|Intradermal or allergen-specific IgE tests in seasonal atopic dermatitis?
For many years, intradermal skin tests were and are believed to be the `gold standard` to identify the causing allergens in dogs with atopic dermatitis. One of the most famous dermatologists, Ed Rosser, compared the results of both tests in 29 dogs with seasonal signs. The result: the optimum would be the simulatneous use of both tests!|
|Intradermal testing (IDT) and aeroallergen-specific IgE serum testing (ASIST) are considered important tests for the demonstration of IgE-mediated hypersensitivity in atopic dogs. However, false-positive and negative reactions can occur using either testing method for a variety of reasons.
Therefore, the most important criteria used in the diagnosis of atopic dermatitis, i.e. the `gold standard`, are the patient`s history and clinical findings.
Subsequently, IDT and ASIST are primarily used to select aeroallergens for allergen-specific immunotherapy (ASIT).
The purpose of this study was to compare the results of IDT and ASIST to the histories of dogs with atopic dermatitis in which there was a very distinct history of a specific warm weather, seasonal pruritus component.
Twenty-nine atopic dogs with histories of a warm weather, seasonal pruritus or a year-round pruritus with observable exacerbations during warm weather seasons were included in the study. Dogs with concurrent flea allergy were excluded.
For each dog, a 45-aeroallergen intradermal test (IDT) and a 48-aeroallergen-specific IgE immunoassay [Allercept Northeast Regional Allergy Screen - (ANRAS)] were performed.
In our geographical location, the times for tree, grass, and weed pollination are quite distinct. Dates for pollen levels were obtained from the American Academy of Allergy, Asthma, and Immunology, National Allergy Bureau Counting Stations. Each pollen was reported as follows: tree pollens predominantly in April and May, grass pollens predominantly in June and July, and weed pollens predominantly in August until a killing frost (KF).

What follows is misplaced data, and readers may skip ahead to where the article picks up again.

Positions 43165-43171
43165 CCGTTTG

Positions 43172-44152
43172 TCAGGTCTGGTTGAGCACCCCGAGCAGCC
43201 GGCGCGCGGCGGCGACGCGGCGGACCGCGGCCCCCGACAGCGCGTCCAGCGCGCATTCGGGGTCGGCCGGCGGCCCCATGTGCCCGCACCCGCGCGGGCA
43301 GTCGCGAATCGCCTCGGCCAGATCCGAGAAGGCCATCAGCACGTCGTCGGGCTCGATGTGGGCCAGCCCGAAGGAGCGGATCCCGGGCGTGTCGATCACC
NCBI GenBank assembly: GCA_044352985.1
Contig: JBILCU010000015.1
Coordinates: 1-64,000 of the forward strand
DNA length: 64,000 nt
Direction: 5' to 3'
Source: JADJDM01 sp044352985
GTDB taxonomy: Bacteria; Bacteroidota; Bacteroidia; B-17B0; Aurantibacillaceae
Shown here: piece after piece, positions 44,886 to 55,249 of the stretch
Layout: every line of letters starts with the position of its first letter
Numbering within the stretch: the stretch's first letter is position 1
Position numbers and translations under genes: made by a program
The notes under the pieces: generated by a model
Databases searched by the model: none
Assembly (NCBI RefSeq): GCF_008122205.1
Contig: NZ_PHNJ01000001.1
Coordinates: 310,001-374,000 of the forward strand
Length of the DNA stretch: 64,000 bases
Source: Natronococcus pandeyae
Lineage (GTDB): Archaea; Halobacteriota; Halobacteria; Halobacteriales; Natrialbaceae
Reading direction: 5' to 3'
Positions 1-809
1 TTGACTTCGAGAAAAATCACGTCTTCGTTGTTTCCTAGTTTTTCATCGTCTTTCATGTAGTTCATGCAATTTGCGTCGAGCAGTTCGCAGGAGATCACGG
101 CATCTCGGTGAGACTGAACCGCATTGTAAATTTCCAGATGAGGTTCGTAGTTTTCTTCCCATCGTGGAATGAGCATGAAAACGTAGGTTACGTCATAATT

The histories reported by the 29 dogs` owners were as follows: seasonal onset or exacerbation of pruritus from April or May until KF in 15 dogs (Group 1), from June or July until KF in nine dogs (Group 2), and from August until KF in five dogs (Group 3). For Group 1, IDT correlated well with positive reactions to tree, grass, and weed pollens in nine of 15 dogs (60%), and ANRAS correlated well in 12 of 15 dogs (80%).
When the results of IDT and ANRAS were combined for each dog, the combined results correlated well with the history in 14 of 15 dogs (93%).
For Group 2, IDT correlated well with positive reactions to grass and weed pollens in three of nine dogs (33%), and ANRAS correlated well in seven of nine dogs (78%). When the results of IDT and ANRAS were combined for each dog, the combined results correlated well with the history in eight of nine dogs (89%).
For Group 3, IDT correlated well with positive reactions to weed pollens in five of five dogs (100%), and ANRAS correlated well in two of five dogs (40%). When the results of IDT and ANRAS were combined for each dog, the combined results correlated well with the history in five of five dogs (100%).
In conclusion, IDT correlated well with the history in 17 of 29 dogs (59%) for all groups, ANRAS correlated well in 21 of 29 dogs (72%) for all groups, and combining IDT and ANRAS results correlated well in 27 of 29 dogs (93%) for all groups.
The results of this study strongly support the simultaneous use of both IDT and ANRAS for the selection of aeroallergens for ASIT in dogs with atopic dermatitis.
Source: Rosser, E. J. (2004): Comparison of the results of intradermal testing and aeroallergen-specific IgE serum testing in dogs with warm weather, seasonal atopic dermatitis. In: Veterinary Dermatology 15 (s1), 3-4
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